“Middleman” weighing down Competition in Telecommunication Sector

31/07/2009 14:59

Consumers in Fiji are paying higher call charges for international mobile call charges because of a ‘middleman’ system that is compelling retailer service providers like Vodafone to hook up through a third party network for international access. Similar arrangement is seen with Connect Fiji Limited’s internet service where again TFL is the middleman who is accessing linkage from FINTEL and supplying this to Connect (its subsidiary company).

The exclusive license for the international telecommunication link held by Fiji International Telecommunications Limited (FINTEL) ended on 18th July. The cessation of this monopoly on international calls should bring about relief for consumers who for many decades have had to live with high international call charges. However, the Council finds it strange that Vodafone Fiji had been using Telecom Fiji’s network for international calls before linking up to FINTEL’s gateway. From tomorrow, again it will revert to Vodafone hooking up to TFL and TFL with FINTEL. TFL is the middleman for reasons best known to the operators.

The Consumer Council expects international mobile phone (and landline) call charges to be reduced significantly with the opening up of the international telecommunications market. This is possible for consumers as proved through one-off promotion by Vodafone that ends today where consumers were paying 29cents for international calls instead of normal retail price of 70 cents, where Vodafone was directly accessing service from FINTEL.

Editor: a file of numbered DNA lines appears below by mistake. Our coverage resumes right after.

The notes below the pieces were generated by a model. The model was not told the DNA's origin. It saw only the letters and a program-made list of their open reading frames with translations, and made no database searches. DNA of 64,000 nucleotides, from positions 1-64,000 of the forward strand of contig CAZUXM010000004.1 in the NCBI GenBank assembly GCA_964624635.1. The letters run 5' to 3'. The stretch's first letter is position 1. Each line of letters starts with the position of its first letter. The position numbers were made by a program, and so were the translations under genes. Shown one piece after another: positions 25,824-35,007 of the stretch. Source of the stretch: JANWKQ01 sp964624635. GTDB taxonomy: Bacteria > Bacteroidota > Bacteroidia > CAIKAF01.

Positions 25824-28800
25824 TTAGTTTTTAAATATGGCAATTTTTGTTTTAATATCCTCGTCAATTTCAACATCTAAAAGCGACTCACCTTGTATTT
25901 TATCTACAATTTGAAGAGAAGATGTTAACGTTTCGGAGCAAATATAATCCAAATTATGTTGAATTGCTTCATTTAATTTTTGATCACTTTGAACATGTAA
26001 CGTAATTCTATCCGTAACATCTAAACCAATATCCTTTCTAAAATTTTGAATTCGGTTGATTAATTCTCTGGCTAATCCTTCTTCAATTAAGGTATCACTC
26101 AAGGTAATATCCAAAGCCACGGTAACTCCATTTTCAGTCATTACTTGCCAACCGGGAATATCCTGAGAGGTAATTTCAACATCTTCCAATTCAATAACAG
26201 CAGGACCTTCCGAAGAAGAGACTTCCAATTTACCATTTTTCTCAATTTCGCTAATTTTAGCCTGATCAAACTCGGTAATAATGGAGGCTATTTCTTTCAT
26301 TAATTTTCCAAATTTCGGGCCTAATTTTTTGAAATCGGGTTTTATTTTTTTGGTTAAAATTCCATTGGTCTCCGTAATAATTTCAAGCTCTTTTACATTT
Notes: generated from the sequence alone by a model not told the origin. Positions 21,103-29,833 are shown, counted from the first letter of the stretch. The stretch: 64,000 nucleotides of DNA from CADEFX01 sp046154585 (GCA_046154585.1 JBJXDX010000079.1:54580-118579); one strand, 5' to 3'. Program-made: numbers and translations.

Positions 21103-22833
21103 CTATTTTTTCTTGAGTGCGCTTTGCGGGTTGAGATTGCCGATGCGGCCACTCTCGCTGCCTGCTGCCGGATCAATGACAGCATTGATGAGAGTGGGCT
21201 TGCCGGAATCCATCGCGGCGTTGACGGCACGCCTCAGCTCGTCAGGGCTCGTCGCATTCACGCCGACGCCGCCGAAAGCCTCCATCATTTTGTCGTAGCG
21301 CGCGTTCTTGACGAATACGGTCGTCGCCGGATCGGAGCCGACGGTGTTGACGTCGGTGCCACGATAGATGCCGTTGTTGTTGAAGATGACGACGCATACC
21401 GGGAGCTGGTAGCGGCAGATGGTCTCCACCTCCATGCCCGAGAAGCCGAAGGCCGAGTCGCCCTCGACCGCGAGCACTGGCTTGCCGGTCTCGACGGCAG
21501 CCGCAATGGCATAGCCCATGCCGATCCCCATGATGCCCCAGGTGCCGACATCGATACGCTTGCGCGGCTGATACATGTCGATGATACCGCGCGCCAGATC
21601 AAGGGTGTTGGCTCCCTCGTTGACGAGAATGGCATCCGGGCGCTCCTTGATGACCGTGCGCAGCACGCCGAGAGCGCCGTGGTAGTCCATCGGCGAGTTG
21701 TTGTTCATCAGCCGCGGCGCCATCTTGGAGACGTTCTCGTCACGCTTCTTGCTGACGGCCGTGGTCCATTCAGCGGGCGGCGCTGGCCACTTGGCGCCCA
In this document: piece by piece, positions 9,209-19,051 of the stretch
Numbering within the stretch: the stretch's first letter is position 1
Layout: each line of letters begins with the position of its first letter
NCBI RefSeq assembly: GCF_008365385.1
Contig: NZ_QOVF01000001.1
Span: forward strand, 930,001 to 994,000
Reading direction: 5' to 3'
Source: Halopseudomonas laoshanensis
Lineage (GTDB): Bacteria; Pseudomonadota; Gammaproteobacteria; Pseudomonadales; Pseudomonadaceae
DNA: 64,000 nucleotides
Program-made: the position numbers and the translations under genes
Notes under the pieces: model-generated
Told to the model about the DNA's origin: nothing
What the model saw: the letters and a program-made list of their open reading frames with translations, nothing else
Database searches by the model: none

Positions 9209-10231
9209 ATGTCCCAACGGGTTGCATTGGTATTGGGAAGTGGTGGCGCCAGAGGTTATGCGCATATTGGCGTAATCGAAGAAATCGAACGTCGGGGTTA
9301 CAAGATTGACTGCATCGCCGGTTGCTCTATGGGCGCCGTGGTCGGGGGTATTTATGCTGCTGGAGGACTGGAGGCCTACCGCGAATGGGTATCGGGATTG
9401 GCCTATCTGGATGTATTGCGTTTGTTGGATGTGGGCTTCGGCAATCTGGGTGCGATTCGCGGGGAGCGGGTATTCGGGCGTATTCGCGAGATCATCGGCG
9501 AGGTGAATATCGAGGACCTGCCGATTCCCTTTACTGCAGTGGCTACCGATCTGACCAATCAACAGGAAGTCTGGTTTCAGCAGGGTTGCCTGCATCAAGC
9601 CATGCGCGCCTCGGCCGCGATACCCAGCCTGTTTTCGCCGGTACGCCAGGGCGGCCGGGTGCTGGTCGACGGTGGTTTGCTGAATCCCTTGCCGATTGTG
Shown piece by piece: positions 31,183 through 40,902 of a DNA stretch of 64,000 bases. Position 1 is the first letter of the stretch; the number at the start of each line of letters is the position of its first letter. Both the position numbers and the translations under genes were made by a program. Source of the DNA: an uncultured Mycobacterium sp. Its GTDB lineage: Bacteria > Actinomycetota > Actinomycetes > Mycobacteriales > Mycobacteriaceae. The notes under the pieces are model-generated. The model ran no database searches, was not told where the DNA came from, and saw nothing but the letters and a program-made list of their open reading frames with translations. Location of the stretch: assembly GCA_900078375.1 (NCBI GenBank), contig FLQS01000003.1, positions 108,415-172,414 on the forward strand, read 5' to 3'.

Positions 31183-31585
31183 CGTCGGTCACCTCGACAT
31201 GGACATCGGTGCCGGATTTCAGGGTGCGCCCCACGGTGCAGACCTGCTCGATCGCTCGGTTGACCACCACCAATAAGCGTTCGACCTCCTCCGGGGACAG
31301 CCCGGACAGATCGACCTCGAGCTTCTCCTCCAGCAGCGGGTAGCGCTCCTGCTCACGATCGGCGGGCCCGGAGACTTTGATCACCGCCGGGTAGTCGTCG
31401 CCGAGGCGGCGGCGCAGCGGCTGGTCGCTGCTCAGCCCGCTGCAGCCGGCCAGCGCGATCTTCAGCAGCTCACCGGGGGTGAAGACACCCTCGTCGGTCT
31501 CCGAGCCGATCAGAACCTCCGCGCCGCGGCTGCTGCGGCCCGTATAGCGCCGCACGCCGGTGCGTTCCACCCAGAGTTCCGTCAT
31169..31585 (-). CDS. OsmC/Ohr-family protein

Vodafone was already in a position (since its establishment) to reduce its costs and consequently drop retail international call charges by going directly to FINTEL, but instead continued to be hooked through Telecom Fiji, its parent company (and perceived rival), but all under the ATH mechanism. If the middleman like TFL is removed from the equation, the Council firmly believes that consumers would not be paying higher international call rates because another player would not take its cut of the cake.

The Council understands that FINTEL provides wholesale telecommunications services to domestic service providers and these companies have the option of purchasing larger bandwidth, which should have the desired effect of reducing retail rates.

The opening up of the telecommunications market and removal of exclusive dealings means Vodafone Fiji can hook directly to FINTEL for international calls instead of having to go through Telecom Fiji’s network. This should essentially result in reduced charges for standard international calls rather than just one-off promotions.

Vodafone and other subsidiaries have the right to act independently and not be bonded to the ATH club of “middlemanship”. In the interest of its customers and to ensure fair prices, Vodafone should be free to choose a direct route to the international gateway instead of having to go through TFL.

The quicker this “middleman” system is removed, the better it would be for consumers in terms of call charges.

In the best interest of Vodafone customers, we leave it to Vodafone to explain why they prefer to revert to the old arrangement via TFL linkage when they have a sensible commercial and technical option that is also financially feasible in the operator’s interest to save money (about 7cents) when linking directly from FINTEL. Is there any reasonable justification that consumers do not know about?